Ultrasonic Carburetor Cleaning
So, you’re tired of gummed up carburetors, replacing them, or at the very least paying to have them cleaned. The problem with carburetors is that they are comparatively small and very complex.
This means to clean them properly there’s a lot of dis-assembly, cleaning, and reassembly to deal with. Not to mention the risk of breaking something during cleaning! Luckily there’s an alternative to either replacing or having your carbs cleaned professionally: ultrasonic cleaning!
Ultrasonic Cleaning – the Professional Carburetor Cleaning Technique
So the obvious question is, “What’s ultrasonic cleaning?” The simple answer is that ultrasonic cleaning uses high frequency sound waves to clean things at a microscopic level. But that doesn’t really tell us a whole lot about HOW the sound does the cleaning.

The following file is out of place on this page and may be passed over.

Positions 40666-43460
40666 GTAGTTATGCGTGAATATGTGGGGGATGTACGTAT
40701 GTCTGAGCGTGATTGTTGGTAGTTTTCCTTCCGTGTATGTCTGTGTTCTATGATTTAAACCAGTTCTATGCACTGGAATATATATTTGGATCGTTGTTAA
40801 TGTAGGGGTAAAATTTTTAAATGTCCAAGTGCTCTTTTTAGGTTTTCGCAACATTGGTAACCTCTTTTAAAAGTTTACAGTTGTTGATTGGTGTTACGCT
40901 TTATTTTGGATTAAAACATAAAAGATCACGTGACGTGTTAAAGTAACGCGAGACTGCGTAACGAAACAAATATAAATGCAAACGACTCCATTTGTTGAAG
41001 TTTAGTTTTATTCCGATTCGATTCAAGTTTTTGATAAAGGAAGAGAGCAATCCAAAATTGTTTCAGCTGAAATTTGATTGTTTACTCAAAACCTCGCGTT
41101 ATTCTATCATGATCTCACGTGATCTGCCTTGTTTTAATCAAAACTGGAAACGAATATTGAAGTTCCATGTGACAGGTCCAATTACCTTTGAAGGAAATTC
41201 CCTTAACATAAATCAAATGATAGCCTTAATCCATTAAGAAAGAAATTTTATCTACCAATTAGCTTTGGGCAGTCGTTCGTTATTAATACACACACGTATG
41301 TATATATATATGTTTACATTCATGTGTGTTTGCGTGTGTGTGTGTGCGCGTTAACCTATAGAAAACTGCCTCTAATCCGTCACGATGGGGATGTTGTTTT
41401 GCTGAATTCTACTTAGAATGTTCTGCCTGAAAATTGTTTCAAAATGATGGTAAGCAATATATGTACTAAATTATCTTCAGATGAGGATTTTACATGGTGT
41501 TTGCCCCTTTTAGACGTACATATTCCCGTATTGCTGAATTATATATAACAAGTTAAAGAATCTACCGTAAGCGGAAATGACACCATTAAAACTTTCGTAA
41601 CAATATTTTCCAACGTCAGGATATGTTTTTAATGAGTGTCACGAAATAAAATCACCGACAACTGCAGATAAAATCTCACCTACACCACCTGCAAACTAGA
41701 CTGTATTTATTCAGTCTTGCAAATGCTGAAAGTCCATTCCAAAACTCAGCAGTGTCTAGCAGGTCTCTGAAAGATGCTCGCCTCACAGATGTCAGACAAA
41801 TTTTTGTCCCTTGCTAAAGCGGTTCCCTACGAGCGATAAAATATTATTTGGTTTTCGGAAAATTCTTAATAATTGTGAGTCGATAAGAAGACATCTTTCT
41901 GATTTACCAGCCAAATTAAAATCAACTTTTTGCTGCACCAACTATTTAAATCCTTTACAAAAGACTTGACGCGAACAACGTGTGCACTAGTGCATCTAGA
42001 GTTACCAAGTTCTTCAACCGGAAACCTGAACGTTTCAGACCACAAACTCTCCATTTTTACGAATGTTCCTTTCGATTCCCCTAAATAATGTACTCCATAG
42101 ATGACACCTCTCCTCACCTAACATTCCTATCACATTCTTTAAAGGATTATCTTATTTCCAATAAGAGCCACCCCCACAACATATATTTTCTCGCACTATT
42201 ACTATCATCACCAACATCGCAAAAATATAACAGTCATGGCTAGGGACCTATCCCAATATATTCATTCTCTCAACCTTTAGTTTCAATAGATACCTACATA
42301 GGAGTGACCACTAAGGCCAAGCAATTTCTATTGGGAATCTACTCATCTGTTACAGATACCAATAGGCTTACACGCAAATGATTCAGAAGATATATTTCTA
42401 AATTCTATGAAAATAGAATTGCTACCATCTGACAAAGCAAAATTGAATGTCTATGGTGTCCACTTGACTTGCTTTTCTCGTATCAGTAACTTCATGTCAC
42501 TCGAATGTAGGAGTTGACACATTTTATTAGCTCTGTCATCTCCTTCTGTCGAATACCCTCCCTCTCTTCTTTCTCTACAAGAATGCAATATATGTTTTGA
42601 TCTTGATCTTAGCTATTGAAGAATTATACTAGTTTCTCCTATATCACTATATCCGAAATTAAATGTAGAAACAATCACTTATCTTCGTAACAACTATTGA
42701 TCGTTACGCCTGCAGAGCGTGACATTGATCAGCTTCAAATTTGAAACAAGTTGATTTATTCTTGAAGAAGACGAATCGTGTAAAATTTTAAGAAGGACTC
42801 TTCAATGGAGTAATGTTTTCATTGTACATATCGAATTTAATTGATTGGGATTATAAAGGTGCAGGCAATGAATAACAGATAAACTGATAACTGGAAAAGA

How Utrasonic Cleaning Works
What actually happens is a phenomenon knows as “cavitation.” Cavitation is the rapid formation and collapse of microscopic vacuum bubbles in a liquid caused by the previously mentioned sound waves.
When the sound waves shove these vacuum bubbles against the surface of the object being cleaned, they collapse. This collapse produces a lot of energy as the surrounding cleaning fluid rushes to fill the space the vacuum bubble once occupied. This results in a very powerful scrubbing action.
The scrubbing power is not only strong, but also very precise. Keep in mind these vacuum bubbles are microscopic! That means that your parts will be cleaned at a microscopic level, leaving them as pristine as they could possibly be. This is why ultrasonic cleaning is so popular in the medical and manufacturing industry, where even minute amounts of soil could have a huge impact.
Choosing Your Carb Cleaner
Ok, so you’ve decided that ultrasonic cleaning looks right for you. So how do you get started? First you need to ask yourself a few questions:
How big are my carburetors?
How many parts do I want to clean at once?
How quickly do I need the cleaning to be done?
What’s the soil load like on my carburetors, what soil is it?